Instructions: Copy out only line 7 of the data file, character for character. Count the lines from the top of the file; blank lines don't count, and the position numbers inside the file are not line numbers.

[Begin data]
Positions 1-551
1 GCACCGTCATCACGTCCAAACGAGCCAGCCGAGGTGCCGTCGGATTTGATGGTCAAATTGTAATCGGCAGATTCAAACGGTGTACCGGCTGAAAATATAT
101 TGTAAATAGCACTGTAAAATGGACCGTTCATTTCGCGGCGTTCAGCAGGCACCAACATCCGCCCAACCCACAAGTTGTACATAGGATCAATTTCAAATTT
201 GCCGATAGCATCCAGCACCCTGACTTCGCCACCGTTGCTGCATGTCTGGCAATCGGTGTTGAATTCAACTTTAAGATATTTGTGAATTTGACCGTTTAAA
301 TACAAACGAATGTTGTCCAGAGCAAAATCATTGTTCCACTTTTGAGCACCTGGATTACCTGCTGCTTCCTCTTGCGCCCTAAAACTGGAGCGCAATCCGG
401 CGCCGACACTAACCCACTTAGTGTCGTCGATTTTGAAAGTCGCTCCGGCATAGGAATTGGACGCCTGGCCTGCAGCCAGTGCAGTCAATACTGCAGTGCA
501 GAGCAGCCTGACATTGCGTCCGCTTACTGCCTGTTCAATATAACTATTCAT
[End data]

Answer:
501 GAGCAGCCTGACATTGCGTCCGCTTACTGCCTGTTCAATATAACTATTCAT